A decline in sea ice is allowing more marine travel, but experts say the remote region is unprepared to face an emergency at sea. New York Times.
Nomadic herders have lived off the vast expanses of grass in the Rift Valley for centuries. But recently, as the climate has changed, the grass here has died and a way of life that has existed for centuries is in danger. Weekend Edition, NPR.
Harsh winters and dry summers are threatening the livelihoods of Mongolia's nomadic herders. Some are banding together to safeguard their herds - and communities - from the extreme conditions. Deutsche Welle, Germany.
An ambitious survey reveals that when it comes to marine issues, most Europeans show greater awareness of pollution and overfishing than the effects of specific climate change threats, such as ocean acidification. Anthropocene Magazine.
It is a recurring pattern among Central American countries and each country is seeking its solutions. Inter Press Service.
Homes and businesses in Nags Head were inundated by rainwater twice in the span of six days recently by slow-moving thunderstorms that poured millions of gallons of water onto the town in less than two hours. Outer Banks Voice, North Carolina.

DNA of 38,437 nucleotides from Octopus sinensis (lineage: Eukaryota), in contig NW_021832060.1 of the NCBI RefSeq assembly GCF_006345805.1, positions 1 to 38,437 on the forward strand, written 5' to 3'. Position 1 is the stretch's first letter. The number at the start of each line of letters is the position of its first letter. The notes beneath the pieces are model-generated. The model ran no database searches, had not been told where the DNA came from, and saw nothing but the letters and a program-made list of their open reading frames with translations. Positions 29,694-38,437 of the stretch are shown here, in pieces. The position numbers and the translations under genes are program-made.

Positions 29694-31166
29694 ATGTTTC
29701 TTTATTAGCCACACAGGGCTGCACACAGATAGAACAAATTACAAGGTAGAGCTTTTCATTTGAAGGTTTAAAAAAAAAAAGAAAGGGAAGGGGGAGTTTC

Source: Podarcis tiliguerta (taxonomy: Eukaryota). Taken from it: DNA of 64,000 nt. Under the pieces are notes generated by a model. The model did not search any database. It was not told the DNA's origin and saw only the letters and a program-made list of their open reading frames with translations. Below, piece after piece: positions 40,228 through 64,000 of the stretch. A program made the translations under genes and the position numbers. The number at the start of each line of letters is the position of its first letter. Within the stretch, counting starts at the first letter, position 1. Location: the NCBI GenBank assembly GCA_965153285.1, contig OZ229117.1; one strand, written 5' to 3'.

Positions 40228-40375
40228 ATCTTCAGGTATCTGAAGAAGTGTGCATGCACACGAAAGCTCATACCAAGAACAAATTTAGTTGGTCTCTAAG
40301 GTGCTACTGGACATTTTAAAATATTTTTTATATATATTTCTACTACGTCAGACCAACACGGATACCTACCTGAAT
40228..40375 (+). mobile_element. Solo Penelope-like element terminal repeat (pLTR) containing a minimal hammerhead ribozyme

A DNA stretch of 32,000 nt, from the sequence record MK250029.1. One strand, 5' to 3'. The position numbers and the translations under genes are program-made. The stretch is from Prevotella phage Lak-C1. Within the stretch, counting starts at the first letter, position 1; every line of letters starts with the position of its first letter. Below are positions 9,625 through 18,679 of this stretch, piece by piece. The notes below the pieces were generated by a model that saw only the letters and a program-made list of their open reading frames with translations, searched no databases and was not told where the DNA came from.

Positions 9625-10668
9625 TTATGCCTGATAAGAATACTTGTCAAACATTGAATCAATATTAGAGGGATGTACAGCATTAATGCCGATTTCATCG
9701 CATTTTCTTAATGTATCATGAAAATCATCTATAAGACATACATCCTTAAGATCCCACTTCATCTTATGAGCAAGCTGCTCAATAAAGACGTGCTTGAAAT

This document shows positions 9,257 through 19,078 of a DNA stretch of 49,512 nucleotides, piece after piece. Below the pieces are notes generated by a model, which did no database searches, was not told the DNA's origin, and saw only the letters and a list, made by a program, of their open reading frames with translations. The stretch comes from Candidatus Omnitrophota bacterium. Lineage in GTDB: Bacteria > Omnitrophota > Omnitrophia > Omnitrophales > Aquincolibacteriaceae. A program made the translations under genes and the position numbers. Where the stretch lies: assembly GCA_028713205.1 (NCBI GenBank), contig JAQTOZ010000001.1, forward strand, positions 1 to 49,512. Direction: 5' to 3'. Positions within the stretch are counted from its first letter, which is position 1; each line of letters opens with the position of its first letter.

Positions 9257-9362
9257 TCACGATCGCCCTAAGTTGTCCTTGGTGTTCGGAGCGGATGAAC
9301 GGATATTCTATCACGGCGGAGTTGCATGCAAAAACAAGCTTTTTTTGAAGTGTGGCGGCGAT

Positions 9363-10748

Authorities have ordered a halt to pumping water out of a lake near Rome following a prolonged drought, a decision that could force city officials to impose water rationing in the Italian capital. Reuters.
North Korea is facing severe food shortages due to the worst drought since 2001 with food imports needed to ensure children and the elderly do not go hungry, the United Nations' food agency said on Thursday. Reuters.
On Friday, the 24-million-plus inhabitants of Shanghai witnessed the temperature skyrocket to 105.6 degrees (40.9 Celsius), its hottest day ever recorded. Washington Post.
An international research team says monsoon storms in the Southwest have become less frequent but more intense, bringing more extreme wind and rain to central and southwestern Arizona than just a few decades ago. Summit County Citizens Voice, Colorado.
Where a trillion-ton iceberg calved last week, researchers have detected a new rift. The concern is that the Larsen C ice shelf will destabilize and collapse, releasing glacial ice into the sea. Deutsche Welle, Germany.